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Posted on June 16th 2016 by admin-movingin

Landmark case as tenant loses after claiming Human Rights should prevent eviction

Original Author: Rosalind Renshaw

The Supreme Court has rejected an appeal by a private tenant who claimed a possession order on her home was a breach of her human rights.

Lawyers say the ruling will be welcomed by private landlords and also their mortgage providers.

Had the Court ruled in the tenant’s favour, it could have prevented both landlords and lenders from securing possession of their properties through the courts.

This landmark case, McDonald v McDonald, focused on an assured shorthold tenant with mental health problems who rented the property from her parents.

When they fell into arrears with their mortgage a possession order was issued by receivers appointed by the lender.

The tenant opposed the possession order on the grounds that it was incompatible with the right to respect for her home under Article 8 of the European Convention on Human Rights (ECHR).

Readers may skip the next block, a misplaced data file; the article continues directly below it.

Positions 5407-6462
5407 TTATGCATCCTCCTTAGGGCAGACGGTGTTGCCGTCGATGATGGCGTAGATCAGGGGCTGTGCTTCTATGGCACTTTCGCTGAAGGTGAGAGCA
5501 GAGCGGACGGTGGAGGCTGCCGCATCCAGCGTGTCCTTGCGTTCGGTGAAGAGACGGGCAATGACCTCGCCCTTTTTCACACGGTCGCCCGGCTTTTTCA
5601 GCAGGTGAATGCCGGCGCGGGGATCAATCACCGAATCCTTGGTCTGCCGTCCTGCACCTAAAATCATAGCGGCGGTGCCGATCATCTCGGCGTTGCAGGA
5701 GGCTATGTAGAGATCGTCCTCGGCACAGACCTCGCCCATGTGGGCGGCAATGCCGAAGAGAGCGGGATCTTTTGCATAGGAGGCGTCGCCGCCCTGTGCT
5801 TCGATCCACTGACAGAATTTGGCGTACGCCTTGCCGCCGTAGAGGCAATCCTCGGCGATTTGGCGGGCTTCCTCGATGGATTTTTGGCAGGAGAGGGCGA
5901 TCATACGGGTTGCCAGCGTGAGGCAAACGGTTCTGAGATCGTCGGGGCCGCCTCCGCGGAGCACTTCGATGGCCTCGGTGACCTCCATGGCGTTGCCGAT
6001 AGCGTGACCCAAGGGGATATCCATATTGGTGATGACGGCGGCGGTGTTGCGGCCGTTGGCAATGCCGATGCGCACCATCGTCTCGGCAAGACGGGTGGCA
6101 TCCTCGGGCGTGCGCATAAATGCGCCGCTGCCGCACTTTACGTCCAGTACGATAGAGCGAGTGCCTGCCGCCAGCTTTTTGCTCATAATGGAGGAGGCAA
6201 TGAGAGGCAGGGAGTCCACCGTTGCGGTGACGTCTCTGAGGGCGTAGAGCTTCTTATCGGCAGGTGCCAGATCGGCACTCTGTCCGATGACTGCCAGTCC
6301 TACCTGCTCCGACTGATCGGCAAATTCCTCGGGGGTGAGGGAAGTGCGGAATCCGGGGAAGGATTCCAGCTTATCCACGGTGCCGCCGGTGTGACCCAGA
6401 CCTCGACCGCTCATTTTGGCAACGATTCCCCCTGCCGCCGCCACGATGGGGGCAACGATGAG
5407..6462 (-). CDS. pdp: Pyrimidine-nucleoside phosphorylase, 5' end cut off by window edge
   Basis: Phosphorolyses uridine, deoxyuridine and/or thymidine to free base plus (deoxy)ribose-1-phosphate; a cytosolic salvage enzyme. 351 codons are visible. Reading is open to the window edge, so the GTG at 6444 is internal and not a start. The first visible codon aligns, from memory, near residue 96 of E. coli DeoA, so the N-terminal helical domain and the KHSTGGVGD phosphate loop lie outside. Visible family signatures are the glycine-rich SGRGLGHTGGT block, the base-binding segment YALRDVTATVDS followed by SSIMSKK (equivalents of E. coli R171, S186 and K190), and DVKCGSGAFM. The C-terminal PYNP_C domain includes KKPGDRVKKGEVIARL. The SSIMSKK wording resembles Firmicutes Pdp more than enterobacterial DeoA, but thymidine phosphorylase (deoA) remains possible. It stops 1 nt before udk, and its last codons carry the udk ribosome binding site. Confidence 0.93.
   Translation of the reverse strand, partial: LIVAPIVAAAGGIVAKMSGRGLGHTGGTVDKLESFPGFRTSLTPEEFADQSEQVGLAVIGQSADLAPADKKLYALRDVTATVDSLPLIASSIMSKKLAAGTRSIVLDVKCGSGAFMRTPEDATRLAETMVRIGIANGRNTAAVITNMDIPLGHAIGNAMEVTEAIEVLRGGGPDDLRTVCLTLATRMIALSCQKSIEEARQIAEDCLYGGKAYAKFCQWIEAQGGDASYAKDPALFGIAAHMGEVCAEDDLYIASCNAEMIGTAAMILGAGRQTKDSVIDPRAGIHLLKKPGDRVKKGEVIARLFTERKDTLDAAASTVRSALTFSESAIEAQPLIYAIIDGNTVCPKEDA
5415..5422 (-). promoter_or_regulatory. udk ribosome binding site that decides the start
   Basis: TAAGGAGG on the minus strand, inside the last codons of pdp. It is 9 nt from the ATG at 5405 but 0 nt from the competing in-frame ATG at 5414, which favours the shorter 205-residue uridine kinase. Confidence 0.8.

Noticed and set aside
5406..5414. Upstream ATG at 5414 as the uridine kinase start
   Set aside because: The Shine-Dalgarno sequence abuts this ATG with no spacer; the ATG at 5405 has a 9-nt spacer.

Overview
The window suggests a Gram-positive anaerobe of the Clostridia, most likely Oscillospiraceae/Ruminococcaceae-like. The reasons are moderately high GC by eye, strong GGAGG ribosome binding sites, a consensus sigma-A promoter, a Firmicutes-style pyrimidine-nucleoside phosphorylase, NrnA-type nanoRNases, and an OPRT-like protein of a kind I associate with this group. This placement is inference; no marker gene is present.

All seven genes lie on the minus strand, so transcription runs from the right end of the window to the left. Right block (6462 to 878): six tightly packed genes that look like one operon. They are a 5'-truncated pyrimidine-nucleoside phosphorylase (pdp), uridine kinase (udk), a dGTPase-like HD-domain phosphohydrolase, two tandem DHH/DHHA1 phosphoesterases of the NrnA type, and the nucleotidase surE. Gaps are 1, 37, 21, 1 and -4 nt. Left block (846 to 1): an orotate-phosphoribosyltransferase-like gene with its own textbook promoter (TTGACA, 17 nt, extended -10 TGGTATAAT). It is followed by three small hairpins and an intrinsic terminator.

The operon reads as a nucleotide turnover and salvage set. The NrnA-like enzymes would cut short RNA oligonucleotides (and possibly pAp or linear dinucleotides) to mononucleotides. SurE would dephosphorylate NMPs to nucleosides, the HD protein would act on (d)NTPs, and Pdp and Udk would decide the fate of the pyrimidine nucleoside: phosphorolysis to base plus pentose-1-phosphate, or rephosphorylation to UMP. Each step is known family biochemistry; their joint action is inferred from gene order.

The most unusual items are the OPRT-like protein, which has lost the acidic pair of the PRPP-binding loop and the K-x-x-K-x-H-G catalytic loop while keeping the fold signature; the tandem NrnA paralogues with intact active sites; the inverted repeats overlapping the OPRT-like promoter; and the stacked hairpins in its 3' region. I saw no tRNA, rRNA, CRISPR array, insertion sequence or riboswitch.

She also claimed the receivers had not been entitled to serve notice on her in their own names.

The case was heard by the Supreme Court in March after initial hearings at Oxford County Court and the Court of Appeal.

Yesterday, five Supreme Court judges ruled unanimously that the tenant’s rights under Article 8 were not infringed by the possession order.

The Residential Landlords Association formally intervened in the case to ensure that the legitimate right of landlords and lenders to reclaim possession at the end of a tenancy or lending period remained.

RLA policy director David Smith said: “It is sad that it has taken this particular case to clarify this important point of law, but if the appeal had been allowed it would have completely undermined the ability of landlords to reclaim possession of their property at the end of a tenancy.

“It could have opened the door to those tenants who might seek to make false accusations to remain in a property.

“This would have severely damaged the confidence of landlords to let properties and lenders to provide the funds for the homes to rent the country needs.

“Whilst welcoming the court judgement, it does act as a reminder that landlords should be clear that they can keep up with mortgage payments, even through difficult financial times.”

Chris Perrin, partner at law firm Irwin Mitchell, said: “This is a significant case and if the appellant had been successful, it could have led to a major extension of the applicability of human rights into private disputes.

“Had the decision been made the other way it would have led to significant further delays and costs in recovering possession.”

The tenant could, however, still pursue her case – to the European Court of Human Rights.